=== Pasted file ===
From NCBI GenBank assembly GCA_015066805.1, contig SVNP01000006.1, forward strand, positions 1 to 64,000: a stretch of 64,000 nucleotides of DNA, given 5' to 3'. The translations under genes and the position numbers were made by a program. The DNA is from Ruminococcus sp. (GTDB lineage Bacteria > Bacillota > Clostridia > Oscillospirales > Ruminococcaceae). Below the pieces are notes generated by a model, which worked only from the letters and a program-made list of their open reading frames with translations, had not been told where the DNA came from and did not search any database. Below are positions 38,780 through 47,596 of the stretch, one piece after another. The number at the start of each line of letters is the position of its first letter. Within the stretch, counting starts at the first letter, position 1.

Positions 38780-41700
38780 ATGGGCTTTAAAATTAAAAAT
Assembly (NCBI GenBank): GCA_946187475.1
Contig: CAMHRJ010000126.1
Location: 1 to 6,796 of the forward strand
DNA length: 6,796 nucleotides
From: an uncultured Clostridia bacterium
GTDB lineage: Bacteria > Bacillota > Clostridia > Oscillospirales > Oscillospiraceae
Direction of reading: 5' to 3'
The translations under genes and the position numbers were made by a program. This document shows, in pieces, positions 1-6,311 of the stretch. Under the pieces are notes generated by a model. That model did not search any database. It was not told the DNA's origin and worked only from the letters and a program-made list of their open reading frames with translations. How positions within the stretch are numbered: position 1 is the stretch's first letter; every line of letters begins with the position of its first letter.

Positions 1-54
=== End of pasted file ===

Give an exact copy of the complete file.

From NCBI GenBank assembly GCA_015066805.1, contig SVNP01000006.1, forward strand, positions 1 to 64,000: a stretch of 64,000 nucleotides of DNA, given 5' to 3'. The translations under genes and the position numbers were made by a program. The DNA is from Ruminococcus sp. (GTDB lineage Bacteria > Bacillota > Clostridia > Oscillospirales > Ruminococcaceae). Below the pieces are notes generated by a model, which worked only from the letters and a program-made list of their open reading frames with translations, had not been told where the DNA came from and did not search any database. Below are positions 38,780 through 47,596 of the stretch, one piece after another. The number at the start of each line of letters is the position of its first letter. Within the stretch, counting starts at the first letter, position 1.

Positions 38780-41700
38780 ATGGGCTTTAAAATTAAAAAT
Assembly (NCBI GenBank): GCA_946187475.1
Contig: CAMHRJ010000126.1
Location: 1 to 6,796 of the forward strand
DNA length: 6,796 nucleotides
From: an uncultured Clostridia bacterium
GTDB lineage: Bacteria > Bacillota > Clostridia > Oscillospirales > Oscillospiraceae
Direction of reading: 5' to 3'
The translations under genes and the position numbers were made by a program. This document shows, in pieces, positions 1-6,311 of the stretch. Under the pieces are notes generated by a model. That model did not search any database. It was not told the DNA's origin and worked only from the letters and a program-made list of their open reading frames with translations. How positions within the stretch are numbered: position 1 is the stretch's first letter; every line of letters begins with the position of its first letter.

Positions 1-54